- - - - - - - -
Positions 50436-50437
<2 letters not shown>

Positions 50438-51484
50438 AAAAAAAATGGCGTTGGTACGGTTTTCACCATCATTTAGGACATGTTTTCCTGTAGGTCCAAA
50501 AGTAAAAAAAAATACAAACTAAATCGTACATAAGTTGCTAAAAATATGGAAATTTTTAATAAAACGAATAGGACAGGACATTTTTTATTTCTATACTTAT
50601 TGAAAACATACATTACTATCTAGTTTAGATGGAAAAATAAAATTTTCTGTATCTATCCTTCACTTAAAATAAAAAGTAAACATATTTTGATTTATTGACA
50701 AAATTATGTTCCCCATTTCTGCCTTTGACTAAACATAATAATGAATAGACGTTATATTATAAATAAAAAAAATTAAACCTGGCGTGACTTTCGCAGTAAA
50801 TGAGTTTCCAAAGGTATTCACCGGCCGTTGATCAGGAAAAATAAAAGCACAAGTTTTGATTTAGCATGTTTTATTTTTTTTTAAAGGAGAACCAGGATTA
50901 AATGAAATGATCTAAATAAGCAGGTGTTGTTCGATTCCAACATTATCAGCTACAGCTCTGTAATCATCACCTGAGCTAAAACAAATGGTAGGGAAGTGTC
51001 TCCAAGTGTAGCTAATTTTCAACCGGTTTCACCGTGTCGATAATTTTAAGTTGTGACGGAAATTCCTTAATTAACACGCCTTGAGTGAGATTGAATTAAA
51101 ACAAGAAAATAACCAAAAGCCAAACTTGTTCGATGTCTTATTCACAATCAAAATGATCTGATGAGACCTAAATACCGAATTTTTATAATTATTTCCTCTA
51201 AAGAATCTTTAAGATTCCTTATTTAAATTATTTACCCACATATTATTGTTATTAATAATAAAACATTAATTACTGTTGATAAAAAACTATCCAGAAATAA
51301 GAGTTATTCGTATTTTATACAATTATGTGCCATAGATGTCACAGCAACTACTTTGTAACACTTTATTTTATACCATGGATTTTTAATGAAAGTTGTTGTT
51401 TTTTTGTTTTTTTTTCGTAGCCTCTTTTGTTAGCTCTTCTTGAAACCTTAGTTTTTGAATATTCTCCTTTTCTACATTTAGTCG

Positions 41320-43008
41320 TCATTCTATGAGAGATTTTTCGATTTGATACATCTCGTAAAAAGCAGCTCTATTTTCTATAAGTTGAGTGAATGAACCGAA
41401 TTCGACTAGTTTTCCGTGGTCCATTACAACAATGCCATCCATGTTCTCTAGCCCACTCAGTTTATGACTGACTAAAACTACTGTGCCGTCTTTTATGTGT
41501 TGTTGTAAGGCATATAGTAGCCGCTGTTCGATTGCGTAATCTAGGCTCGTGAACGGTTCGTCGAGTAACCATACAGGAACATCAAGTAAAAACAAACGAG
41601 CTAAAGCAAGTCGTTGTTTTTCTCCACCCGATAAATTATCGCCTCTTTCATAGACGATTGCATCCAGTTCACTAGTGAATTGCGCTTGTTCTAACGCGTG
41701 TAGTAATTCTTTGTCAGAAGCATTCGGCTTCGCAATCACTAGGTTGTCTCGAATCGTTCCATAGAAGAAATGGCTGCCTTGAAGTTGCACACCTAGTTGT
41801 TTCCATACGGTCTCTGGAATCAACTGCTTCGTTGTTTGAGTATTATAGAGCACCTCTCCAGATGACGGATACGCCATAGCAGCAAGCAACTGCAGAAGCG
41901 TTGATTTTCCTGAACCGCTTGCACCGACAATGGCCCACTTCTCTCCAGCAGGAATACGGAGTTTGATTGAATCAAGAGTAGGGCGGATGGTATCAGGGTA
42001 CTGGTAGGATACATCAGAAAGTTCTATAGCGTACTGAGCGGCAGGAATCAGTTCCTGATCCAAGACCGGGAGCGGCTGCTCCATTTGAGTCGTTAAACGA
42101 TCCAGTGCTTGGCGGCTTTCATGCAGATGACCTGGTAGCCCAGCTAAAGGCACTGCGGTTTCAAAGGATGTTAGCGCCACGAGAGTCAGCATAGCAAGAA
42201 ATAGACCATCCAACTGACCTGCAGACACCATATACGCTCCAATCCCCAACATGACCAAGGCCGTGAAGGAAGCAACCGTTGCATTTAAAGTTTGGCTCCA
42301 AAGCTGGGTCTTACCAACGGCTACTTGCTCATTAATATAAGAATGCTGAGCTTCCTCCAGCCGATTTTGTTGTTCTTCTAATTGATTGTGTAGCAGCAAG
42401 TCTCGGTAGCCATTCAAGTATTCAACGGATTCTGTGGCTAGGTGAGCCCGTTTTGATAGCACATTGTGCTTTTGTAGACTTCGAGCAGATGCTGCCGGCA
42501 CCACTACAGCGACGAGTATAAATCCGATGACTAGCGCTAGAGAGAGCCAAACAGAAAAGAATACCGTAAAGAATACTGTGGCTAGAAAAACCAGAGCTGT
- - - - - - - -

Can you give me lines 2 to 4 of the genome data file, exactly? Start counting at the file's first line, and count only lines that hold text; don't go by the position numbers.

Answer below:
<2 letters not shown>

Positions 50438-51484
50438 AAAAAAAATGGCGTTGGTACGGTTTTCACCATCATTTAGGACATGTTTTCCTGTAGGTCCAAA